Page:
Following my last post, I re-read the rules, About Bonaparte, and compared my experience with what the rules state and the reality of the game. As I mentioned in an earlier post, the scenario was taken from One Hour Wargames with the troops selected from the mechanism described in that book (a D6). Each side had six units with the Americans having a more balanced tactical force of 3 infantry units, 2 artillery, and a unit of light dragoons. The British on the other hand ended up with 4 infantry units, 1 artillery, and 1 skirmisher unit. Typical of a Napoleonic battle? Not by a long shot, but certainly plausible for a War of 1812 scenario. As is typical with many of the scenarios in OHW, units arrived on different turns and different locations.
The mechanics of the rules were not out of the ordinary, save for the use of special dice, Movement and ranges were given in centimetres although those who are less than enamored with the metric system will find conversions to more familiar inches right alongside. Ranges did seem a bit short, although movement distances just seemed to work. The rules about support need to be read at least twice as well as the rules for "contact" (melee). The effects of "Flag" dice with their effects (and exceptions!) definitely require a read or two.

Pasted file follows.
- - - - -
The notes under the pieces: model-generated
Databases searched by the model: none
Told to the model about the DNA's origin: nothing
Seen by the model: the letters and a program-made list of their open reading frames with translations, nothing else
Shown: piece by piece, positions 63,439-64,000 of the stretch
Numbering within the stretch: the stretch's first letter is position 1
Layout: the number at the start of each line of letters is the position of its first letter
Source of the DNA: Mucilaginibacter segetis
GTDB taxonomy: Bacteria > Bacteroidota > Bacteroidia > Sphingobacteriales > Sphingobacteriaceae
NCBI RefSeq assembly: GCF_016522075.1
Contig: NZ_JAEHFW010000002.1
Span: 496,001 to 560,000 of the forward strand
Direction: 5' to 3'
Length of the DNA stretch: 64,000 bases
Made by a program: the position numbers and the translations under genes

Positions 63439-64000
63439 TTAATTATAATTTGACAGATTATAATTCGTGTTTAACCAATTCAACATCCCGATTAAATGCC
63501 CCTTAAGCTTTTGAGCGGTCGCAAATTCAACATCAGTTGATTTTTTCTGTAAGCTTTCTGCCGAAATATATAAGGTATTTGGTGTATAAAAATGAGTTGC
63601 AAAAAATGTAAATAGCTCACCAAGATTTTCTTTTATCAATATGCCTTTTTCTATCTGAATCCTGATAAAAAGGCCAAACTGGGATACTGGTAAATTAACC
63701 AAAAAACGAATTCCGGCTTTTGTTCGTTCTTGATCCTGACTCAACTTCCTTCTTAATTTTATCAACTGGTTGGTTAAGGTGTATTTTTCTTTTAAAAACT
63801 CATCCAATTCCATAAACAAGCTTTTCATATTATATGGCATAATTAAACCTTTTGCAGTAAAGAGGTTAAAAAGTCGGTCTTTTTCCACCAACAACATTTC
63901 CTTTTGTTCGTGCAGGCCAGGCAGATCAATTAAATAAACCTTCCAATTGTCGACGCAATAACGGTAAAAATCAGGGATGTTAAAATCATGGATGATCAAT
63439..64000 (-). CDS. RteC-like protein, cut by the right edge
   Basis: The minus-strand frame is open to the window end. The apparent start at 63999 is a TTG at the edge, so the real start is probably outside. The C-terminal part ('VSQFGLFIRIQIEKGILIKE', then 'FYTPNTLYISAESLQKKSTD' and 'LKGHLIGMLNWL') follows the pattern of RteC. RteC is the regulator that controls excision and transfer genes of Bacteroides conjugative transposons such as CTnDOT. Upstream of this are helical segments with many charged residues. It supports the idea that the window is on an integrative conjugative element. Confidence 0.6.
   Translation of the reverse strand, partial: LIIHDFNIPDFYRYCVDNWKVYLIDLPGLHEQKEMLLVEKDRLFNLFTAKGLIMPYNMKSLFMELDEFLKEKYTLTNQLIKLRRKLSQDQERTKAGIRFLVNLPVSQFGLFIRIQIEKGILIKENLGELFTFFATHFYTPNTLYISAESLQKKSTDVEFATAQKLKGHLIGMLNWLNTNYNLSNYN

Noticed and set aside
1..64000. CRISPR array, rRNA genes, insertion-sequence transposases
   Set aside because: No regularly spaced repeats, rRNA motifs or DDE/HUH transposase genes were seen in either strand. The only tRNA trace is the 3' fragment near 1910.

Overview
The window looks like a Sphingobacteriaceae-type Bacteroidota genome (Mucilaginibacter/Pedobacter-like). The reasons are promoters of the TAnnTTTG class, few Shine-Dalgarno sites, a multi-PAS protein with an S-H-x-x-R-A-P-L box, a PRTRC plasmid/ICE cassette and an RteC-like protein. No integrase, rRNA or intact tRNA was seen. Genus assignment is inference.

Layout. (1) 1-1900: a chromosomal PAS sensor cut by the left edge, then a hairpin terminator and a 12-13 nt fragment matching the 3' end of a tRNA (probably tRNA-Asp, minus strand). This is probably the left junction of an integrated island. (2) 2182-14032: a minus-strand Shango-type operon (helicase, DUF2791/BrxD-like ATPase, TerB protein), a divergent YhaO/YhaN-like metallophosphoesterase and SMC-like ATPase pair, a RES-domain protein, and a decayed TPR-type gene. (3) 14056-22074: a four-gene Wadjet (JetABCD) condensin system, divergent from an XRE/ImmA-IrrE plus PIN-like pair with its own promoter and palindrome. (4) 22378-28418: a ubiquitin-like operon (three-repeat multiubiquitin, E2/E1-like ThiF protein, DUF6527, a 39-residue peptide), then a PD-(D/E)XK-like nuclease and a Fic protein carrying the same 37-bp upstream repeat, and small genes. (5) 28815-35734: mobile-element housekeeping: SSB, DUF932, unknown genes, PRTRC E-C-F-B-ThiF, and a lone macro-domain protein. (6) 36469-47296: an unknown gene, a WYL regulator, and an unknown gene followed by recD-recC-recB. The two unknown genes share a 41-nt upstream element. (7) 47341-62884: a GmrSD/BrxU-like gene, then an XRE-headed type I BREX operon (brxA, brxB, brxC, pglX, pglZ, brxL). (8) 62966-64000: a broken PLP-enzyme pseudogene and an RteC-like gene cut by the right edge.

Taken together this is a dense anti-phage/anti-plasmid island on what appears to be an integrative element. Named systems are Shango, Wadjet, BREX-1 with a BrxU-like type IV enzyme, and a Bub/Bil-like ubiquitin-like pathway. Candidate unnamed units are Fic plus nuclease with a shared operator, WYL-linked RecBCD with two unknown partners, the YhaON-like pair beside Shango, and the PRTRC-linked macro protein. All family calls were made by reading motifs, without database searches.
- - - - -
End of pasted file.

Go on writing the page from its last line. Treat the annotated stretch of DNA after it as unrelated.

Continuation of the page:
Command and control was a bit confusing at first. A number of dice needed to be thrown to activate the unit or group. That number varied depending on whether the general was present, his aides, and unassigned officers in his entourage. But after a turn or two, it becomes almost intuitive. The game went along as reported in my previous installment with only a few hitches and I think the rules are something I will definitely use.
My biggest complaint is the section on national differences. Throwing a Flag against a unit during fire or melee result (normally) in compulsory moves. For example, let say you roll four dice for fire and assume the roll ends up 1-Blank, 1-C, 1-I, and 1-F. If the target is regular infantry, the result would be one figure (I), and a 20 cm withdrawal facing the enemy. The Blank and the C(avalry) would not count. All well and good, all pretty straight forward. Unless the target is British! According to the rules, British after 1809 are considered veterans (ignore the first flag), an Officer figure must be in place with each British unit (ignore the second flag). If they were "supported", they could ignore even the third flag (if it were thrown). Most any other unit would retreat 40 cm, backs toward the enemy on the second flag! If a third flag were thrown, the unit would rout off the board.
My point is British infantry are incredibly difficult to force back, let alone rout. If they happened to be elite (British Guards), they would be forced to practically die to a man! The national characteristics definitely need to be adjusted, especially those units assigned to North America in 1812-13. 1814, however, would be another story!